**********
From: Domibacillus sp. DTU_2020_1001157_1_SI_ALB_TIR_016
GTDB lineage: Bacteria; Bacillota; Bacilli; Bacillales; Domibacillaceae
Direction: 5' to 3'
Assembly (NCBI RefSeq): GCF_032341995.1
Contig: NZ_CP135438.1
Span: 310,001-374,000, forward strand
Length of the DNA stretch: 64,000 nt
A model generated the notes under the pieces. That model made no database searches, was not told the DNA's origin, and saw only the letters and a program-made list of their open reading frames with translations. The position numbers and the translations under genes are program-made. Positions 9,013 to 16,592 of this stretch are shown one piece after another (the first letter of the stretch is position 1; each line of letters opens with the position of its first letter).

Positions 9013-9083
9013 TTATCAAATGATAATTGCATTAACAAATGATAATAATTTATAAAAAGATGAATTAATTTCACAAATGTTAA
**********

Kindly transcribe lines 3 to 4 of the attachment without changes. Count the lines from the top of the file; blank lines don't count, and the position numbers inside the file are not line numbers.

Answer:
Direction: 5' to 3'
Assembly (NCBI RefSeq): GCF_032341995.1